The musical landscape of American music overflows with cool. From Blind Lemon Jefferson to Woody Guthrie, from Ella Fitzgerald to Hank Williams, from Miles Davis to Chuck Berry, from Aaron Copland to Jimi Hendrix, from Lynyrd Skynyrd to Jessye Norman, the music of the United States has flowed freely. And that cool has spread far and wide as the likes of Aerosmith, Chicago and Bruce Springsteen have circled the globe many time over and continue to do so.

Without lapsing into some creepy American exceptionalism, we’ve reveled in the sounds of R. Carlos Nakai, Buffy Sainte-Marie, Muddy Waters, Louis Armstrong, Nina Simone, Earl Scruggs, Lester Flatt, Willie Nelson, Aretha Franklin, James Brown, Mahalia Jackson and the list just goes on and on.

But here’s the thing – musically we’ve never lived in a vacuum. The general attitude of US audiences has been if it’s cool, we want it. In the early 1970s Ravi Shankar brought his Concert for Bangladesh to the US and the American audience was so enthralled by the sounds they applauded the group’s warm-up. Okay, the audience’s naiveté is amusing, but the point is we wanted this music.

Having been to a Buena Vista Social Club concert, I can attest that if anyone took my seat I would have clawed their eyes out, as I expect most others who have fallen hard for those rich, warm sounds out of Cuba. The same could be said of the concert featuring L. Subramaniam, his son Ambi Subramaniam and Mahesh Krishnamurthy. Think about it, how many times do you think you heard the Spanish summer song “Macarena” by Los del Rio or “Gangnam Style” by South Korea’s Psy?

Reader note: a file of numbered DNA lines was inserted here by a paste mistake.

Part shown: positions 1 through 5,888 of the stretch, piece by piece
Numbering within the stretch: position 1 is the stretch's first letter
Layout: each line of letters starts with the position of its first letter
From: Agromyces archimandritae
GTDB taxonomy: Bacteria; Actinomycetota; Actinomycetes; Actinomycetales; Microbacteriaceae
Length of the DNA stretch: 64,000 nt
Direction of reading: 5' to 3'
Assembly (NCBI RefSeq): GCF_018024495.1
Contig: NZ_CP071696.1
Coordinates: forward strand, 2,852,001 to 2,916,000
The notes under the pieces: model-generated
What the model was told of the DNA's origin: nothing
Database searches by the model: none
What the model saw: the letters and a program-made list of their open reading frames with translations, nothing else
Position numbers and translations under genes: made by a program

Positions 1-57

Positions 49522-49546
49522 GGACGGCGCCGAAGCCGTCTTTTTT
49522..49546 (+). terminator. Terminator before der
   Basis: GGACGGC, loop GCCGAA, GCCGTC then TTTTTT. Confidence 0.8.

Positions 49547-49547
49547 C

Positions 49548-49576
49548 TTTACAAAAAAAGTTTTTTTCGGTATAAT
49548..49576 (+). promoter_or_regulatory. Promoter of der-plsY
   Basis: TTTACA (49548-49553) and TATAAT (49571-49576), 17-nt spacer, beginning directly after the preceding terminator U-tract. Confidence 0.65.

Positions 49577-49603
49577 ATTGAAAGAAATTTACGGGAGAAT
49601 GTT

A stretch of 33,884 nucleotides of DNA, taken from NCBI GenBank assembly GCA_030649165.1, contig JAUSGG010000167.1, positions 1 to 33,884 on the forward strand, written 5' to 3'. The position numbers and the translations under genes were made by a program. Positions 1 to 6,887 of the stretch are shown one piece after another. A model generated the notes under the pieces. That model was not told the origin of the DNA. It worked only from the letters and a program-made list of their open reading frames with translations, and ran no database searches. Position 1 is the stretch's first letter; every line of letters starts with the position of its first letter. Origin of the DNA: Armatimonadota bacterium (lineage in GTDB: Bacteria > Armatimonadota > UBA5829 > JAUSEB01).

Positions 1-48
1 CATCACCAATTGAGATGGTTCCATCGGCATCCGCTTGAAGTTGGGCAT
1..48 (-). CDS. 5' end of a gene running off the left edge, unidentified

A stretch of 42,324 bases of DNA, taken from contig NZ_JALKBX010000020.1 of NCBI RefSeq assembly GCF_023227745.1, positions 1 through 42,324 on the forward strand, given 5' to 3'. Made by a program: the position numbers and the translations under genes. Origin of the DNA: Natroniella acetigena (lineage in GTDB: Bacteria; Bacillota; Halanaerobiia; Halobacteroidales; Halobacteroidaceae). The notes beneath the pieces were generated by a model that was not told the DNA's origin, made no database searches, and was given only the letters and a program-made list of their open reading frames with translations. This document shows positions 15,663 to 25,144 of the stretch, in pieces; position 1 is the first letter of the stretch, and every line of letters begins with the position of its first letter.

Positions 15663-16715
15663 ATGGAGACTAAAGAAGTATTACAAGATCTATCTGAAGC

In 1986, Paul Simon introduced audiences to South Africa’s Ladysmith Black Mambazo on his Graceland album and later in 1990 gave audiences a taste of Afro-Brazilian musicians like Grupo Cultural Olodum, Milton Nascimento and Nana Vasconcelos on his release of Rhythm of the Saints. By-the-way, Ladysmith Black Mambazo is currently on tour and will have upcoming concert dates in the US in February and March of 2017.

Paul Simon – Graceland

Bill Frisell let us into the goodness of Sidiki Camara, Vinicius Cantuaria, Christos Govetas, Greg Leisz and Jenny Scheinman with the The Intercontinentals. There are countless other examples of collaborations of American musicians with artists from around the world. We’ve been inundated by bits of bhangra, African, Indian, Celtic and every other genre under the sun in our popular music, movies and advertising.

I’m not sure how any movie soundtrack makes it without the sly addition of tabla or frame drum these days. Again, if it’s cool we want it. We need it. Let’s face it we’re the fat kid and there’s a whole lot of musical cake out there to eat. And the good thing is that we are all the better for it.

But what if all this musical collaborative goodness from around the world is coming to an end for US audiences? Let’s just forego the conversation about the President Trump’s plan to completely gut government funding for the National Endowment of the Arts and Humanities. There’s something more sinister afoot.